Friday, October 3, 2008
Happy Roses waking up in Idaho
I brought some rainbow roses® in for our spring flower and bridal show in March, and since then have had many people ask about them. There are all kinds of rumors bouncing around the globe about how they are made, or grown, or magically coloured, so I thought I could post just a little information for my friends here. I will include a link to a great explanation that J Schwanke wrote in an article on his uBloom® page:
You can check it out, and also learn more about the floral industry from our friends at uBloom
There is quite a bit of information as well if you go to the happy roses site where the original product development is described. Peter van de Werken is the owner of Riverflowers® and the happy flower concept. Here are a couple of links that are very interesting to look upon:
then click on the link "noviteiten" for a nice gallery of the happy rose colour choices
the new web site
there is a very interesting video to watch, but you will have to brush up on your Dutch to understand most of it. If you google rainbow roses, or happy roses, you can see video clips from all over the world. It is quite educational.
The two photos I have placed here are bouncing all over the web, so it is hard to give appropriate credit to the original photographers. Please forgive.
People have been colouring flowers for ages, with myriad products that could enter through the stem, or be painted on the petals. There are paints, dips, and dyes, all creating illusions of colour that nature could not seem to come up with on her own. And sometimes when you are in a pinch, you need to alter the colour, blending an odd flower here or there with something that just would not match up otherwise. I love to guild the edges of a poinsettia or a fresh or artificial wreath with gold colortool® at Christmas time. Learning to air brush a rose with colortool® from Design Master is something every florist should know how to do well. It is not just spray painting, but rather a technique of brushing the paint through the air onto the petals with a very light touch.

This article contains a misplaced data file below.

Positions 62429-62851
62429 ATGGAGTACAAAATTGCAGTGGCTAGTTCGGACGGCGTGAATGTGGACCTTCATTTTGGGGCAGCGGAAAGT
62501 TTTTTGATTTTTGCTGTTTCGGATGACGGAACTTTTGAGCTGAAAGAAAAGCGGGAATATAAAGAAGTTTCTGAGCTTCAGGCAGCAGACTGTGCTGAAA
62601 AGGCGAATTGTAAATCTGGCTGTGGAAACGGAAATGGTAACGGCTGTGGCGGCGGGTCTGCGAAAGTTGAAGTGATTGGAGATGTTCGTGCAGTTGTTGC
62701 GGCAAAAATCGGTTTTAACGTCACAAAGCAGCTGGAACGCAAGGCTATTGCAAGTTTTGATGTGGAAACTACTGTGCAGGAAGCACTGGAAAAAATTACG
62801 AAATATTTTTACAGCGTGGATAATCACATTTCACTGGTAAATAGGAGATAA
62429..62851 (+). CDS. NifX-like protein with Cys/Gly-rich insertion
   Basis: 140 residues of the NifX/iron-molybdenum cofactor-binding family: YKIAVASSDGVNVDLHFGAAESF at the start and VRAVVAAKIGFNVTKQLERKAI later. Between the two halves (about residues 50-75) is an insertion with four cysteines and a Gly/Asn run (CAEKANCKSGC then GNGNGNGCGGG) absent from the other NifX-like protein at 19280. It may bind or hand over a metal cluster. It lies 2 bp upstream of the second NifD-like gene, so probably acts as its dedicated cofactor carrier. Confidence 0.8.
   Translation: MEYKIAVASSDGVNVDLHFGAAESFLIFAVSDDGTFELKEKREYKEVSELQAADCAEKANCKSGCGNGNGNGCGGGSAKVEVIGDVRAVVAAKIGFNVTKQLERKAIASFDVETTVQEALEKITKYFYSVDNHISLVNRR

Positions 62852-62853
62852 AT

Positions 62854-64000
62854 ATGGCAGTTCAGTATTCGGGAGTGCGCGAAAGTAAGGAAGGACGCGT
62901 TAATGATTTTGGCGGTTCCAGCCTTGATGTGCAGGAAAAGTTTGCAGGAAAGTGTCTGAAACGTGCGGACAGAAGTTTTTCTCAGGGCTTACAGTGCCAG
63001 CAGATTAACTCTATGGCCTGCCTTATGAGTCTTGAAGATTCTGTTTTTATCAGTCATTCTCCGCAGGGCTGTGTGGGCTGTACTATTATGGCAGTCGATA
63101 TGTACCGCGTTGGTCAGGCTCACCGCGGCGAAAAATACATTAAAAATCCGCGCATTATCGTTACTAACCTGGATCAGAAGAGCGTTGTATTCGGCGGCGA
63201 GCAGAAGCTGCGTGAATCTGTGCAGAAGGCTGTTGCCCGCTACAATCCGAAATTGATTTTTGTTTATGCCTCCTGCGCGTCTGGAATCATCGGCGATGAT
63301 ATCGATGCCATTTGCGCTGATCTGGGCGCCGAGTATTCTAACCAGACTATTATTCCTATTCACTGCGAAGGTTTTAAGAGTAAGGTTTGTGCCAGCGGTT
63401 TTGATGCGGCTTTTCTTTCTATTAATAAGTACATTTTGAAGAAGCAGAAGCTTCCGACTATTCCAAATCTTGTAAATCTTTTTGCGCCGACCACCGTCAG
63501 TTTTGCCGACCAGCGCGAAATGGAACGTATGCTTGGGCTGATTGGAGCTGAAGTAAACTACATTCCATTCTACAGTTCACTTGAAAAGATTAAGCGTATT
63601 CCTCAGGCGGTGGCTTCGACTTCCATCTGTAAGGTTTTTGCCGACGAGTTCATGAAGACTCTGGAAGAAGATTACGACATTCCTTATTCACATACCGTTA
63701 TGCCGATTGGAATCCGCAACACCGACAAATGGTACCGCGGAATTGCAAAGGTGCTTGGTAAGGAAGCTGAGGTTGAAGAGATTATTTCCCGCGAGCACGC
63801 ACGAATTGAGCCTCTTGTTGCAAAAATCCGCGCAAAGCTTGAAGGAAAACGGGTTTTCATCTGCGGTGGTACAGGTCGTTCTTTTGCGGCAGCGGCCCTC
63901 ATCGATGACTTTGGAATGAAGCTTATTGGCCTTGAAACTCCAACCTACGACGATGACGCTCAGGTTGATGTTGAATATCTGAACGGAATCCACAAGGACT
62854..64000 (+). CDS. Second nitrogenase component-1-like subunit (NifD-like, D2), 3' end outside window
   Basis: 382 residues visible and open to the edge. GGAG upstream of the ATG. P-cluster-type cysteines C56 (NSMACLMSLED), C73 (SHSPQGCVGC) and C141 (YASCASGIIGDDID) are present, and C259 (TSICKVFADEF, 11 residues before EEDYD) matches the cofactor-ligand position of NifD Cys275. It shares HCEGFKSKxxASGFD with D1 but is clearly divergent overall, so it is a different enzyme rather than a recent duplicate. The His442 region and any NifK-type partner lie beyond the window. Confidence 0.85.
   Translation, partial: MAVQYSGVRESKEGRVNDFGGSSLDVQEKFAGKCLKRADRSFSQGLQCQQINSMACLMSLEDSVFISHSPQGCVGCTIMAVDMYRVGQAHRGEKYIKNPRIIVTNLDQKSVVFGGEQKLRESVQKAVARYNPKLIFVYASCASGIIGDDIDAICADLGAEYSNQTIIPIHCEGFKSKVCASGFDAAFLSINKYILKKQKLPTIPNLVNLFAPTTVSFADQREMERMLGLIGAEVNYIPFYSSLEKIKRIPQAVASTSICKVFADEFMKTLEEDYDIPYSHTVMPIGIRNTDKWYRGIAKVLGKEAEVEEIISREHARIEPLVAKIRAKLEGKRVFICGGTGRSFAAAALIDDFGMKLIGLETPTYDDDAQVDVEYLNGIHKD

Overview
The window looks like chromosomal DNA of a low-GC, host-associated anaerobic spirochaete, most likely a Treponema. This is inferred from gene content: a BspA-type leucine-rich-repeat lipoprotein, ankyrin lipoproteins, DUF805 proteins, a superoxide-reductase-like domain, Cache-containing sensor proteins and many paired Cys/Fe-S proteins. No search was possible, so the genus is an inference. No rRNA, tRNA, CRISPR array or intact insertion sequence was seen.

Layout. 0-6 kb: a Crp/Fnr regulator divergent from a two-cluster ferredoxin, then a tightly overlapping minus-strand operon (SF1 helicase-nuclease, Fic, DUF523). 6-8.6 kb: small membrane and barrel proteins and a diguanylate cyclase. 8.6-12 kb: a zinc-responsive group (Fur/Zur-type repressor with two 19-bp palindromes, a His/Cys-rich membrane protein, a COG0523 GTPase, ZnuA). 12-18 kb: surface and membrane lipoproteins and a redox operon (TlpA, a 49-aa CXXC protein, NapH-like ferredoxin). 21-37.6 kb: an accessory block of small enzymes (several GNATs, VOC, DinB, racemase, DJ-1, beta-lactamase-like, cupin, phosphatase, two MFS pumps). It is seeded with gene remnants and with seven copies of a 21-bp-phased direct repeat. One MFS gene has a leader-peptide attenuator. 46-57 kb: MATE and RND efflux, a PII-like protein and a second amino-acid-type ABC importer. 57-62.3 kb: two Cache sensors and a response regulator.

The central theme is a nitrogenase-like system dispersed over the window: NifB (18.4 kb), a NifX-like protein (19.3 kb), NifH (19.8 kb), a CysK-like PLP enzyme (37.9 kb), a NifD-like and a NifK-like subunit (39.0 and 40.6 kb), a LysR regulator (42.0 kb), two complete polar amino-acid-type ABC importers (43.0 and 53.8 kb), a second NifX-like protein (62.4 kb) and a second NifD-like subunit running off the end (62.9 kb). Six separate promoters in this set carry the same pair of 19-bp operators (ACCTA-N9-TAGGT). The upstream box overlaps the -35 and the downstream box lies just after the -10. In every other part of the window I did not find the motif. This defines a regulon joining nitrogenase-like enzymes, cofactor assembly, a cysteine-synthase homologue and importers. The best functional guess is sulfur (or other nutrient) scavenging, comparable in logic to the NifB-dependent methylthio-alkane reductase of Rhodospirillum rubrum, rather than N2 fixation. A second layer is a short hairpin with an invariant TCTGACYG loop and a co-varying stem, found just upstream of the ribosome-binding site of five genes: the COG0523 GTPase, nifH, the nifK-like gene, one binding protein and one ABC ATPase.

Stem dye can be kind of messy, but who can not recall a stalk of celery in food coloring from a science class in grade school? It was a quintessential thrill to watch the dye as it gathered in the veins of the stem and leaf. We seem to want something that nature does not provide. It is a thrilling pursuit to try to find the perfect blue rose, or a black rose, or a chocolate orchid.
photo © getty images
I mentioned Florigene® dianthus in a blog post about Amy and Benj's wedding a while back. This is another way to play with colour in flowers. This company is using genetic modification to bring new colours into the marketplace. Check out the web site:
Since 1986 the company has tried to create a blue rose. The result so far has showered many surprises into the vases of the world. I love the play on purples and lavenders. There seems to be an additional benefit of increased vase life as well. Playing around with the biosynthetic pathway of anthocyanins in the flowers has delivered genetic changes in pigment. With all the interest in phytochemicals that benefit us in our diets, I wonder if some foods could be improved with the same methodology. (maybe that is why Suntory is interested--they are most known for beverage production in Japan) Those dark natural colours seem to deliver more good things at every turn. The Florigene company is based in Melbourne, Australia. They have become involved with Suntory, a Japanese firm, in this pursuit. You put great people together, some of the best names in industry, and you are sure to come up with value and beauty. I love to see the results!
Please enjoy surfing the sites I have mentioned above, and let me know if you see something new out there while you are traveling the web, or the globe.